Bing, Brooks, Ranier: Make a meal with CA cherries

By Evan Kleiman

California cherries hang from a tree in Lodi. Photo courtesy of Rawpixel

With the arrival of June, it means cherry season will be ending in a few weeks. So it’s time to chow down on them with abandon while they’re in the markets. Cherries are a regional fruit that is well represented in California, with the most harvested varieties being Bing, Brooks, Chelan, and Rainier. They vary in flavor and texture — from crunchy to tender, low-acid and super-sweet, to a more complex balance of sugar and acid. There are also early, mid-season, and late varieties, so you can get the longest cherry season possible. California specializes in the sweet rather than sour version of the fruit, since sour cherry trees generally benefit from a cold winter. 

But these big four varieties that we may see in the grocery stores aren’t the whole picture. I know I talk about farmers markets all the time, but cherries are a perfect example of why you want to shop for fruit there. Bakersfield farmer Steven Murray of Murray Family Farms, who brings cherries to Southern California farmers markets, grows 60 varieties of cherries, some of which are always the first cherries to market in North America. Some of his varieties simply have a number, like the GG1s I ate last week. Those had high sugar but also high acid, which gave them incredible flavor. GG1 was the most complex and delicious cherries I ever ate. They were actually so flavorful that you couldn’t really eat them by the handful, you had to savor them.

I don’t really have a favorite cherry type. I try to enjoy as wide a variety of flavors and textures as I can, and the best way to do that is not only to eat them out of their little boxes, but to create meals with them, which is why Good Food Digital Producer Elina Shatkin put together a roundup of cherry recipes from cookbook authors I’ve interviewed in the past. 

Abra Berens’ chocolate pudding recipe calls for Bing or Nelson cherries to be soaked in a coffee and sugar mixture, then tossed with ground coffee, brown sugar, and ginger. Photo by EE Berger.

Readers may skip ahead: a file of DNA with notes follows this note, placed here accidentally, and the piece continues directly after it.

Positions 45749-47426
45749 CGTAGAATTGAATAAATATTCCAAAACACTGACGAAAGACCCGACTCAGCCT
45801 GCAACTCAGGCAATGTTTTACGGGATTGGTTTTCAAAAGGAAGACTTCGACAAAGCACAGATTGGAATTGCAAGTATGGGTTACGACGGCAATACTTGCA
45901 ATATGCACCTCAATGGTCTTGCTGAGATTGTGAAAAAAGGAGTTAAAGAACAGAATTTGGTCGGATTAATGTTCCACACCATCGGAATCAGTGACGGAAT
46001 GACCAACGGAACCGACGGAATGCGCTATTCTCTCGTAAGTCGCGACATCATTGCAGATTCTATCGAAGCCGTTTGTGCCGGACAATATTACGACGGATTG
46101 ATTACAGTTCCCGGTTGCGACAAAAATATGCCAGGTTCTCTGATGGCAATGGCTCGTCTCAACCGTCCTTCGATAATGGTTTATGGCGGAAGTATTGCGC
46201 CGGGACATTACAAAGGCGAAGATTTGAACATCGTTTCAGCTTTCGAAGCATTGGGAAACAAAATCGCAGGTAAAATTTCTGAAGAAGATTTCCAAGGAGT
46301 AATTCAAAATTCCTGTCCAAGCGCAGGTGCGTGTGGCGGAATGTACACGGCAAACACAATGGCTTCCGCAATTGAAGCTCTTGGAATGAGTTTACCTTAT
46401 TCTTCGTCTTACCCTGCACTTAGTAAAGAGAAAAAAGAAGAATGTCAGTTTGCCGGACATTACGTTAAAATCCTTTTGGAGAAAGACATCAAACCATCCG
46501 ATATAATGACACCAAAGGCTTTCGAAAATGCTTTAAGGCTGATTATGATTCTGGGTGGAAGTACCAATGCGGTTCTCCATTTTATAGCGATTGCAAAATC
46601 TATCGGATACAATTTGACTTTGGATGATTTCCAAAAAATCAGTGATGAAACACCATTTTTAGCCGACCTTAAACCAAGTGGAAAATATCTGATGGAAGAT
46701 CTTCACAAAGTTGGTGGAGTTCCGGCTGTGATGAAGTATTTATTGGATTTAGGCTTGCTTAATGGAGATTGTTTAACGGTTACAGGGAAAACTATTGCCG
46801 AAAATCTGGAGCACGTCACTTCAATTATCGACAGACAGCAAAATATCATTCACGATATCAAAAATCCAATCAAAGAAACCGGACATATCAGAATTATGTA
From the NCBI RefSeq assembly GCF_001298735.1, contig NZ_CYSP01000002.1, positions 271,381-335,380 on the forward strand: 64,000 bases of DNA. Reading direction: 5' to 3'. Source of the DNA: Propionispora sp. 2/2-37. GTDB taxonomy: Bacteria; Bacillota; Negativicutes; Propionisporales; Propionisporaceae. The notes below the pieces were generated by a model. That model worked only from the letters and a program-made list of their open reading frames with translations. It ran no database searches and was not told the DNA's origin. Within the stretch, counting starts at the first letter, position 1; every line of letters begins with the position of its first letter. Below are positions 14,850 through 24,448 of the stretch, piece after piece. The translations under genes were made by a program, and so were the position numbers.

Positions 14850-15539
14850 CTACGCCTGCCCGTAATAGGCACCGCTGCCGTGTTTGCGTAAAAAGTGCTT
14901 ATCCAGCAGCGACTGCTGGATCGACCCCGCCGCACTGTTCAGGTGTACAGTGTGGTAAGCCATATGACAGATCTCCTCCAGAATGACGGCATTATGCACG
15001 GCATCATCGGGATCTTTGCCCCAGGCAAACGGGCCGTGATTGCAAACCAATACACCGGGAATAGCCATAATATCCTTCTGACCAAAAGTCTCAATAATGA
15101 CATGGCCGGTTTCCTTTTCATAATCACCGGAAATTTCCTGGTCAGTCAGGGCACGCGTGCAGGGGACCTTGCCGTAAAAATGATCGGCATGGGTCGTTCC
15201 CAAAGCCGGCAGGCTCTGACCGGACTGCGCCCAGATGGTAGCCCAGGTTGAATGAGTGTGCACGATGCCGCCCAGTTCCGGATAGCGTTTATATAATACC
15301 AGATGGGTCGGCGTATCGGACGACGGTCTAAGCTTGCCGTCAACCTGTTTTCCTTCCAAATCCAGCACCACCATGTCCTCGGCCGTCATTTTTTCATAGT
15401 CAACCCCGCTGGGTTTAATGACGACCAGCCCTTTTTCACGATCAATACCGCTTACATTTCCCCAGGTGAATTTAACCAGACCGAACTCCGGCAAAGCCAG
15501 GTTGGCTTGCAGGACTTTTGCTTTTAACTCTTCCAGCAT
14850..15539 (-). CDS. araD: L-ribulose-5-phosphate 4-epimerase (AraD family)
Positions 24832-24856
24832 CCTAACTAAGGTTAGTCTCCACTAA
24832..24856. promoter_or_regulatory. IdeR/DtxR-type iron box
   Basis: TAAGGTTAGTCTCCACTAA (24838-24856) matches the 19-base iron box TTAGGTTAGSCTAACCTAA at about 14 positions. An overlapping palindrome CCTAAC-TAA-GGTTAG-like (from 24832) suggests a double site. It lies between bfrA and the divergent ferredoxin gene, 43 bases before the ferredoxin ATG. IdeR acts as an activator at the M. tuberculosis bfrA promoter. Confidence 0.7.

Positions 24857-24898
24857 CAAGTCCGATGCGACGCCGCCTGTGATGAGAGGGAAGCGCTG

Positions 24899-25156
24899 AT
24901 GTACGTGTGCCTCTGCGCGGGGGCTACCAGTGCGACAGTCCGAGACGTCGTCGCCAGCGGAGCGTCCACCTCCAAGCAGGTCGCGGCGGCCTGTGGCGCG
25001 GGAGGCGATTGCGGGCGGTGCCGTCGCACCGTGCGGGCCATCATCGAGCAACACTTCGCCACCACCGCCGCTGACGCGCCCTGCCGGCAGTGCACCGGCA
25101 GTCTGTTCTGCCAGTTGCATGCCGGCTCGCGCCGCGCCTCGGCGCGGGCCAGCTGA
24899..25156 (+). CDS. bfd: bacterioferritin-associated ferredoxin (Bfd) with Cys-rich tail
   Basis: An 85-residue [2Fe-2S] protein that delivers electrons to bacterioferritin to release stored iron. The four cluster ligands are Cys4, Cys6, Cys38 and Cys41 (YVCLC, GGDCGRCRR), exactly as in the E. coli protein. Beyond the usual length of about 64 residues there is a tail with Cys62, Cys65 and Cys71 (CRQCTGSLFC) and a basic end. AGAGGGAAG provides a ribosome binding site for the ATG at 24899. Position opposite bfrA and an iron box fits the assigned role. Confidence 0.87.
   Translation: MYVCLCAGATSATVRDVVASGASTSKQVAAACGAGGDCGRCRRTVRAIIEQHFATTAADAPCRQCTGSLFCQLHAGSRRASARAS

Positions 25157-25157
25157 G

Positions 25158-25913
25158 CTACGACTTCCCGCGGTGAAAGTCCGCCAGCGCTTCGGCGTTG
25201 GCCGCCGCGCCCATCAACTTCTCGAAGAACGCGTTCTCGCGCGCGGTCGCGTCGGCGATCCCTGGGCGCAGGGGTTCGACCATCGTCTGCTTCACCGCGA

To start our meal, let’s try the recipe for Balsamic Roasted Cherries. This idea is from Dan Mattern at Friends and Family. You season them like a vegetable without pitting or stemming them. Season with salt, pepper, olive oil, and balsamic, then roast them covered in a baking dish until their skins split, and juices start to pour out. Serve on a small plate with a dollop of mascarpone or any cheese, really.

A little hit of sweet is always welcome in a well-seasoned salad. And this Savory Cherry Almond Salad recipe from Amelia Saltsman’s The Santa Monica Farmers Market Cookbook pairs toasted chopped almonds and slightly bitter lettuce, like frisee or escarole, with with pitted and halved cherries. Saltsman urges us to combine cherry varieties. The salad is dressed simply with lemon juice and grapeseed or almond oil, and served with a slice of mild camembert, goat, or blue cheese.

I may not be talking about cherry pie here, but how about a savory Duck Peach Cherry Galette? This is a recipe I came up with when I was doing my original pie-a-day marathon. You can make your own duck confit, or buy confit duck legs from most independent butchers ready to heat and eat, which makes this special gallette so easy. The fruit is a marvelous pairing with the duck, and all of it is tucked into a dough made with a little cornmeal for additional flavor and texture.

To finish off our meal, I’m going to recommend author Abra Beren’s recipe for Chocolate Pudding with Coffee Soaked Black Cherries. You first soak the cherries in coffee syrup, then toss with a little bit of ground coffee, brown sugar, ginger, and salt. Then you top the bowls of pudding with them. YUM! I love making my own pudding because nothing beats licking the spoon when the pudding is still warm. 

All this is to say: Enjoy those cherries now and find excuses to eat more of them.